and thus completes a shunt circuit across the lamp, from junction 4, through wire 10 to heater resistance shown at '16,through this, by way of wire 9 to member 21, contacts. 22, 24, spring 23, wire 6, and junction 7. The heater now raises the temperature of the thermostat shown at 15, which thermostat has after movement of bar 11 to its broken line position been retaining the contacts 18, 2O closed by means of a catch 14 which normally is positioned to engage the end of the spring 19, causes the said thermostat to bend outwardly, to release spring 19 from catch 14, and to thus permit the said spring to break contacts 18, 20 and extinguish the lamp. This automatic separation of master contacts 18 and 20 also breaks the circuit through the heater 16, so that the latter is entirely dead and the thermostat returns to its normal position, ready to engage the end of the spring 19 by means of catch 14 the next time the said spring is thrown forward by the turning on movement of the key. The placing of the master contacts 18, 20, in series with the auxiliary contacts 22, 24 is an important and novel feature of my improved cut-oil switch, for by such arrangement auxiliary contacts 22 and 24 may be made small and need not necessarily make and break with a quick snapaction, since they are required to transmit merely the small amount of current used for energizing the heating unit 16; and further, these auxiliary contacts need not be under automatic government to effect their opening, and thus are capable of embodiment in a much simpler and more compact form of switch mechanism than would otherwise be possible.
As a heating element 1 may employ carbon cemented by a non-conductive cement, or resistance coil, or other suitable material as desired.
The positions of parts shown in Fig. 1 is that assumed when the lamp is normally burning, the key being turned to the on position. It will be noted that, when the key isturned to the off position, both the lamp filament and heater in parallel or shunt circuit relation are energized for the brief period, usually about one minute, which elapses'before the thermostat turns ofi' the light.
The only contacts at which sparking may occur are 18, 20, and these are given a quick break action by the spring 19 as it is released by the catch 14.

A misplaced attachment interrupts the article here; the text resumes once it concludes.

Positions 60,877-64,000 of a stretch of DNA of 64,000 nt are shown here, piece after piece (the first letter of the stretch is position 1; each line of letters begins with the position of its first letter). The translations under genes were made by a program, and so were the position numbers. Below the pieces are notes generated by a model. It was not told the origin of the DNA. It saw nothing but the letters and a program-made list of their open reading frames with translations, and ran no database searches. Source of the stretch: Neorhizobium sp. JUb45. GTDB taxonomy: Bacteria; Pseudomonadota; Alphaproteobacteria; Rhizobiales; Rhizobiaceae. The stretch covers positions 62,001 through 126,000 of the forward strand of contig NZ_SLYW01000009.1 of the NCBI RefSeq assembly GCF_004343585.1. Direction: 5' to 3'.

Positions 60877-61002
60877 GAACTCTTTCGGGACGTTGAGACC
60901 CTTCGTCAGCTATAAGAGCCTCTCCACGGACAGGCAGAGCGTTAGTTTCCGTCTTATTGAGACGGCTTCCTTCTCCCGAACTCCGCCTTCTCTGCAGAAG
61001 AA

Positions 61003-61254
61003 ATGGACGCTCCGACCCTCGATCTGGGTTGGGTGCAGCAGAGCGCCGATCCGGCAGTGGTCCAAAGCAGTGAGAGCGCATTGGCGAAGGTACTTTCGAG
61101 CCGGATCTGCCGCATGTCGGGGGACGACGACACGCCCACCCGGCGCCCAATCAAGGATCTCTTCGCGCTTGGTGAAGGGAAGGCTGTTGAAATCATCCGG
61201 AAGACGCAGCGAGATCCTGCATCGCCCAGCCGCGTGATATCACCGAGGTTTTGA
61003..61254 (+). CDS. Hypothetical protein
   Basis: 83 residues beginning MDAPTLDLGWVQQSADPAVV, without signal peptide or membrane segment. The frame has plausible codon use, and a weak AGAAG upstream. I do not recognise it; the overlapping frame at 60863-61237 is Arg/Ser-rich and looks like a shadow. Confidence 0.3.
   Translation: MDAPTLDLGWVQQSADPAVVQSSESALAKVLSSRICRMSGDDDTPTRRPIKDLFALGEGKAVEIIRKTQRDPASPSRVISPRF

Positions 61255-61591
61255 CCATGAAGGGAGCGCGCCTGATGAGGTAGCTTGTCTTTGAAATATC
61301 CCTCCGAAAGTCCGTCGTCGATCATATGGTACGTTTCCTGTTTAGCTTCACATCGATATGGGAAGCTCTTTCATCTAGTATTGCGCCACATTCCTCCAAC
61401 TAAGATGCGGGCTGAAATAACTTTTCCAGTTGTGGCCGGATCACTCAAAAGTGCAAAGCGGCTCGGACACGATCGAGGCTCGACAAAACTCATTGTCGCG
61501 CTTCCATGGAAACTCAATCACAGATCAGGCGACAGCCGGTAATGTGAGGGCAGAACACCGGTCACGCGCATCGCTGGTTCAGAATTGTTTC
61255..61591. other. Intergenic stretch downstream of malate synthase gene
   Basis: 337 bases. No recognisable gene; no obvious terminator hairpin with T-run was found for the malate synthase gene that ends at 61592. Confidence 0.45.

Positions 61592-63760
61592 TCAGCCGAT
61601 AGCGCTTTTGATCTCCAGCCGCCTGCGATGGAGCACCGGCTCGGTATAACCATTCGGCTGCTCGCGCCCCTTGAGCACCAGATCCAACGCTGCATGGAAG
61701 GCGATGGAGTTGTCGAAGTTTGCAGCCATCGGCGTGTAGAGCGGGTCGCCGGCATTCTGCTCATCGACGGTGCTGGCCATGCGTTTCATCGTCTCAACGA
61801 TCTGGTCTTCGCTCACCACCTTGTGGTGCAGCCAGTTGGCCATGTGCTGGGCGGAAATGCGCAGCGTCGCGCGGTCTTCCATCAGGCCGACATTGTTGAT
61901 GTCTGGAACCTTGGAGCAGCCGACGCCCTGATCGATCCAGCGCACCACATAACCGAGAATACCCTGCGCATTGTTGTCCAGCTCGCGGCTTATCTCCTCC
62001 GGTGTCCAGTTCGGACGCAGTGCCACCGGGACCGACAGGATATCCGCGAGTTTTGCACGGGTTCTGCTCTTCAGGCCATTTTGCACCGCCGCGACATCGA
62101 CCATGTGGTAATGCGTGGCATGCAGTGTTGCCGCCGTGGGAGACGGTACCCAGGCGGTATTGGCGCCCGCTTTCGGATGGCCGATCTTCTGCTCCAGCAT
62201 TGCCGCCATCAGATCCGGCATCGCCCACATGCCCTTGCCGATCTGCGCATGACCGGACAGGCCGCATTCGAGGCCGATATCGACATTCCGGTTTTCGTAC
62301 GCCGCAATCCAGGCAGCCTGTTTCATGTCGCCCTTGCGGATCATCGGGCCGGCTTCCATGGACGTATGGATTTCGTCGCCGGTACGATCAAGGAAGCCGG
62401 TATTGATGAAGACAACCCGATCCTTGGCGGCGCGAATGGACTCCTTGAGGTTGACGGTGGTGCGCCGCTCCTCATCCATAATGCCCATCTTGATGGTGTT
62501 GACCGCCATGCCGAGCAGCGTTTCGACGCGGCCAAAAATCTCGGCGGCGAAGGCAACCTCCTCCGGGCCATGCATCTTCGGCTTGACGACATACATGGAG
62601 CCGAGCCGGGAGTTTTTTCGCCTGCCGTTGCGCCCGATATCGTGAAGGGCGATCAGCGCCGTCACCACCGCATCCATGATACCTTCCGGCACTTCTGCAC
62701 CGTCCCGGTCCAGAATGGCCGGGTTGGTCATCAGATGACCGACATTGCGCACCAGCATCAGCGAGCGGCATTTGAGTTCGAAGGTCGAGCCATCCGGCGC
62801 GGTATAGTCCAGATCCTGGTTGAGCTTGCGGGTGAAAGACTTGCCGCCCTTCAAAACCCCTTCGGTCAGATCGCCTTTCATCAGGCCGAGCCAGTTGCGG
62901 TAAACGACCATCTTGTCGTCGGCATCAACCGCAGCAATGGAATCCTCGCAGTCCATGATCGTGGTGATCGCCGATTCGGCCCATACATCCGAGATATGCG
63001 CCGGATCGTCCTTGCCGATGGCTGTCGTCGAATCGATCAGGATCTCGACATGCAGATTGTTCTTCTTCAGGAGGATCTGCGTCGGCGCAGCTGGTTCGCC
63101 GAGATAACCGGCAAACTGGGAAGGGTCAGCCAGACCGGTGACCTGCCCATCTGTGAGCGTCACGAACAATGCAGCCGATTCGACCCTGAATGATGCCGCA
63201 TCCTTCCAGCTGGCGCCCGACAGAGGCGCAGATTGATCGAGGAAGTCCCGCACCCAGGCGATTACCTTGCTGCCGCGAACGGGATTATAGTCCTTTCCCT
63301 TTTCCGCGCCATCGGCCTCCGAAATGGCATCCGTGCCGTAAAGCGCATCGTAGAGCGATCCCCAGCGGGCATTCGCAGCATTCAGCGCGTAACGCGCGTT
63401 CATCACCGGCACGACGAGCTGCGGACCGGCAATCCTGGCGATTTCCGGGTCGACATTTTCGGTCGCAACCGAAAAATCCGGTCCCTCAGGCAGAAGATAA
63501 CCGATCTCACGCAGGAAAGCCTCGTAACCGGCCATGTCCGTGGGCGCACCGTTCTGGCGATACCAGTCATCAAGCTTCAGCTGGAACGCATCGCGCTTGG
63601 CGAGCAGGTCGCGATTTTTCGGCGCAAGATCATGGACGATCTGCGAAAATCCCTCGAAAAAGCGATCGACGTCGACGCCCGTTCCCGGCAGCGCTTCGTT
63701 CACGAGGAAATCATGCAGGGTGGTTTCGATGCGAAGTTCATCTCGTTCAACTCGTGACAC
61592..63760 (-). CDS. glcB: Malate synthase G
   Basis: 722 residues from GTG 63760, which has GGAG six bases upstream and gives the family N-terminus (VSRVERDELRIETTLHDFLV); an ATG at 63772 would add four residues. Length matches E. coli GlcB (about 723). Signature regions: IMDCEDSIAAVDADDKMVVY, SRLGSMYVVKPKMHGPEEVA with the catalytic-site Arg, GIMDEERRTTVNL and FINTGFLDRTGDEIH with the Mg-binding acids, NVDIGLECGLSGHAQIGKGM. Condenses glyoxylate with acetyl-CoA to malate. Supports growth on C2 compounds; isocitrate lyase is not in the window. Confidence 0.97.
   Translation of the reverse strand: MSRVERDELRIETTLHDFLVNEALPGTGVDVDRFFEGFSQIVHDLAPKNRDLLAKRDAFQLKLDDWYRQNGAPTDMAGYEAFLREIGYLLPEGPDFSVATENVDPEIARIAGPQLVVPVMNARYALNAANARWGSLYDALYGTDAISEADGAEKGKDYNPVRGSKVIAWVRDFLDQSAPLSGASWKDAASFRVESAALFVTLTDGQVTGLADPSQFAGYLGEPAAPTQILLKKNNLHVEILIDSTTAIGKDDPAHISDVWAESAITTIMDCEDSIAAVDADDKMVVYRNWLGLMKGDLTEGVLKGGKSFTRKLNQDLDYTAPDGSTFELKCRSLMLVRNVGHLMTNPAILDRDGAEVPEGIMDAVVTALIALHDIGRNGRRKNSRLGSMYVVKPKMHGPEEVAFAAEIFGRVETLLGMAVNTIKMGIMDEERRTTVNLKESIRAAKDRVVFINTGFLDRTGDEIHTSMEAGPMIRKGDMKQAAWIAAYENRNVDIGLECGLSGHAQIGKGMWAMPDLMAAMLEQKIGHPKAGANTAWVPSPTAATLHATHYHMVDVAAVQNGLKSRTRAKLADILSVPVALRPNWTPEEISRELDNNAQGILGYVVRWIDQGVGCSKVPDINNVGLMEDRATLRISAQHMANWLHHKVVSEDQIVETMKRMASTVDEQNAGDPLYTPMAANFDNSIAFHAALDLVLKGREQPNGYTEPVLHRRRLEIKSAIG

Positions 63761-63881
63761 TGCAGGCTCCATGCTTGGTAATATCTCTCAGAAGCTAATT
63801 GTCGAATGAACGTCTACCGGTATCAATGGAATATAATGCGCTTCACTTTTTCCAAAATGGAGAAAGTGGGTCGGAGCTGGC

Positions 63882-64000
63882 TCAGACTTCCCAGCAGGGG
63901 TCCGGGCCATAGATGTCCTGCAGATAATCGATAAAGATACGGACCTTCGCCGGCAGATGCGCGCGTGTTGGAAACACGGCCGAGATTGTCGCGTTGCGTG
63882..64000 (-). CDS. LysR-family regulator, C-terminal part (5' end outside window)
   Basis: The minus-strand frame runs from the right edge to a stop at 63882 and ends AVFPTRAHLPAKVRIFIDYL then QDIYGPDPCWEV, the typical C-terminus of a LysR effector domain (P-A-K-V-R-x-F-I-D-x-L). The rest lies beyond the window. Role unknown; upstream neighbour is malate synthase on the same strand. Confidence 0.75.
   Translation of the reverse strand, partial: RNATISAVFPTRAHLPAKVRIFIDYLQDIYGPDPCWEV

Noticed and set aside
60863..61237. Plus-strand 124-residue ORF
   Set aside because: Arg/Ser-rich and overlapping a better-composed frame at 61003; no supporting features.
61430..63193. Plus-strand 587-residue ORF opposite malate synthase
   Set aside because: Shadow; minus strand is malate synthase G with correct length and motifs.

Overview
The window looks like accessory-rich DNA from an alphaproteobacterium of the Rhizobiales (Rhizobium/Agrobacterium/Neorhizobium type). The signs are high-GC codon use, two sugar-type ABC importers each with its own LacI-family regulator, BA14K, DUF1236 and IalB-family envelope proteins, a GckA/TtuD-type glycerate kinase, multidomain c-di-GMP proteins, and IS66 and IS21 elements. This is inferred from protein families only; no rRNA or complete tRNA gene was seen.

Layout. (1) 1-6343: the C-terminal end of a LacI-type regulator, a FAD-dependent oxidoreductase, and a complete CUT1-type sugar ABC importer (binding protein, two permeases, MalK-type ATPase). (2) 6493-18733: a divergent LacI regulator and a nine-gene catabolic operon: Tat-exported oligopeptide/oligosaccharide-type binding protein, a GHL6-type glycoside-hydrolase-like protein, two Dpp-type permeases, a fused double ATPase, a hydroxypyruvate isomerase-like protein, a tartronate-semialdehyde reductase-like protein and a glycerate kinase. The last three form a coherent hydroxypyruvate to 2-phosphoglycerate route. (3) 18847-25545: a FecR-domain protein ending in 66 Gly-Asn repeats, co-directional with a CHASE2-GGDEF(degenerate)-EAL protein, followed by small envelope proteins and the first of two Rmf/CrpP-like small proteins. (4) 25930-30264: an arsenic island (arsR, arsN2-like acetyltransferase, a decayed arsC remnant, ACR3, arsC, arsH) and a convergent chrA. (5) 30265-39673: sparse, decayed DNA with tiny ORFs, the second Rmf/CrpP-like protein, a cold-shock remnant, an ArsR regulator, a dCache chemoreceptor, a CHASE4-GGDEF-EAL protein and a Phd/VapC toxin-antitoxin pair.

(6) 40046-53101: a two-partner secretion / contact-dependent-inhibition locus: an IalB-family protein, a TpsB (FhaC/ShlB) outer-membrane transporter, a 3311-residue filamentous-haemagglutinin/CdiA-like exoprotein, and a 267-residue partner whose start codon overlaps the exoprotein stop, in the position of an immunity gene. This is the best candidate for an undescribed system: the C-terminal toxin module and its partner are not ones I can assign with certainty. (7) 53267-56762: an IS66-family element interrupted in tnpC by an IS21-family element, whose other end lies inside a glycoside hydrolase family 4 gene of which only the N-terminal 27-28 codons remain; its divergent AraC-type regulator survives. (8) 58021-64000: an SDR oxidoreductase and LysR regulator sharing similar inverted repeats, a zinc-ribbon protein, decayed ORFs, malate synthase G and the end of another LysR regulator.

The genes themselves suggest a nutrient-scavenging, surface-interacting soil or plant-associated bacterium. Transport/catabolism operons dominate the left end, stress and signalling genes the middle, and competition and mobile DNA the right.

In Fig. 2, a small permanent magnet 27 is fitted at one end with a bracket 28 which carries an armature 33 pivoted at point 29.
The armature 33 consists of a square tube of some metal which becomes non-magnetic at a low temperature, such as Monel metal which reaches this state at about 100 centigrade. This tube is filled with carbon ce mented to form a resistance in the usual manner, the said tube also having a lining of some non-conductive refractory material to prevent a short-circuiting of the said car bon. Connection is made to the carbon by means of insulated end plugs 30, 31. The tube, or armature, 33 also carries an insulated bracket 26 having contacts 20 and 24. The contact 20 engages a second contact 13. carried by the fixed member 35, when the armature is adjacent the magnet poles. The contact 24 is normally engaged by a contact 22 carried by a spring 34 attached to the said armature. In this figure, the lamp shown in normal operation, the key bar 11 being in the on position. engaging the spring 34, holding the contacts 22. 24. open and the contacts 20. 1S. closed. these latter being so maintained not only by the pressure of the bar 11 against the armature 33 but also by the attraction between the magnet 27 and the said armature. l nder these conditions the filament 5 is energized. but the heater circuit through 33 is open. lVhen the key is turned to the oil position. the contacts 22, 24. close, the contacts 20, 18. also being retained closed by magnetic attraction above described. The armature is now heated, reaches the non-magnetic state. is released by the magnet 27. and falls. opening the contacts 20. 1S, and cutting out of circuit both the lamp and the armature 33. In Fig. 3. the carbon filler of the armature 33 appears at 39. the insulating lining at 38. and the Monel. or other paramagnetic. metal tube at 33.
I11 Fig. 4. the thermostat is so"arranged as to cause the catch 42 to normally be free from the end of the spring 19. 'hen the key is turned on. the bar 11 causes closing of the contacts 20. 1S.the resistance 40. in series with the lamp filament circuit. then heats, the thermostat bends inwardly and Is'd the catch 42 engages the spring 19. The parts are .shown in this relation in this figure. )Vhen the lamp is turned off, a shunt circuit is formed around the resistance 40 save that the heated element is thermo-magnetic. Here the parts are shown in the off relation, the magnet 50, which pivots at a point 57, being swung into proximity to the fixed armature 45 by magnetic attraction. WVhen the key is turned to the on position, indicated by the dotted lines 51,